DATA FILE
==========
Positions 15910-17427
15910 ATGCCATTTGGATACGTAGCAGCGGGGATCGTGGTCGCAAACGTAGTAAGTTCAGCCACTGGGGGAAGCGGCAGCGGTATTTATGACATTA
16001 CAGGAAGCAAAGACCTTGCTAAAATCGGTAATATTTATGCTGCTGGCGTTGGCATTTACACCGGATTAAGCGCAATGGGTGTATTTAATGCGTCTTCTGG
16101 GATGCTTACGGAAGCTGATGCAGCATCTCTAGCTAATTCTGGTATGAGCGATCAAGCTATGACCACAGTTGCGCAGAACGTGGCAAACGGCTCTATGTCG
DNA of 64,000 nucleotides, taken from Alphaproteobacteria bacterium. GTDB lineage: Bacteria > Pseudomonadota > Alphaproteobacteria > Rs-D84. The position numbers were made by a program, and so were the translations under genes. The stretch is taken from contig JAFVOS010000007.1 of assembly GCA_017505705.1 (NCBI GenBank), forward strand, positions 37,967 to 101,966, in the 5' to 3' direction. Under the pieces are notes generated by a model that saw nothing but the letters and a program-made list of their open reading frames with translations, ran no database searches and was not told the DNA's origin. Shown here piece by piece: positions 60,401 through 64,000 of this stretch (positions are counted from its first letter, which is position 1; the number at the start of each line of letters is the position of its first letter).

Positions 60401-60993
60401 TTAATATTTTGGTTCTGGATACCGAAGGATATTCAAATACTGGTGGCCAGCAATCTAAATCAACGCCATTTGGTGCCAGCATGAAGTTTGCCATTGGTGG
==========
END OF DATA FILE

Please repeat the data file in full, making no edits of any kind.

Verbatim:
Positions 15910-17427
15910 ATGCCATTTGGATACGTAGCAGCGGGGATCGTGGTCGCAAACGTAGTAAGTTCAGCCACTGGGGGAAGCGGCAGCGGTATTTATGACATTA
16001 CAGGAAGCAAAGACCTTGCTAAAATCGGTAATATTTATGCTGCTGGCGTTGGCATTTACACCGGATTAAGCGCAATGGGTGTATTTAATGCGTCTTCTGG
16101 GATGCTTACGGAAGCTGATGCAGCATCTCTAGCTAATTCTGGTATGAGCGATCAAGCTATGACCACAGTTGCGCAGAACGTGGCAAACGGCTCTATGTCG
DNA of 64,000 nucleotides, taken from Alphaproteobacteria bacterium. GTDB lineage: Bacteria > Pseudomonadota > Alphaproteobacteria > Rs-D84. The position numbers were made by a program, and so were the translations under genes. The stretch is taken from contig JAFVOS010000007.1 of assembly GCA_017505705.1 (NCBI GenBank), forward strand, positions 37,967 to 101,966, in the 5' to 3' direction. Under the pieces are notes generated by a model that saw nothing but the letters and a program-made list of their open reading frames with translations, ran no database searches and was not told the DNA's origin. Shown here piece by piece: positions 60,401 through 64,000 of this stretch (positions are counted from its first letter, which is position 1; the number at the start of each line of letters is the position of its first letter).

Positions 60401-60993
60401 TTAATATTTTGGTTCTGGATACCGAAGGATATTCAAATACTGGTGGCCAGCAATCTAAATCAACGCCATTTGGTGCCAGCATGAAGTTTGCCATTGGTGG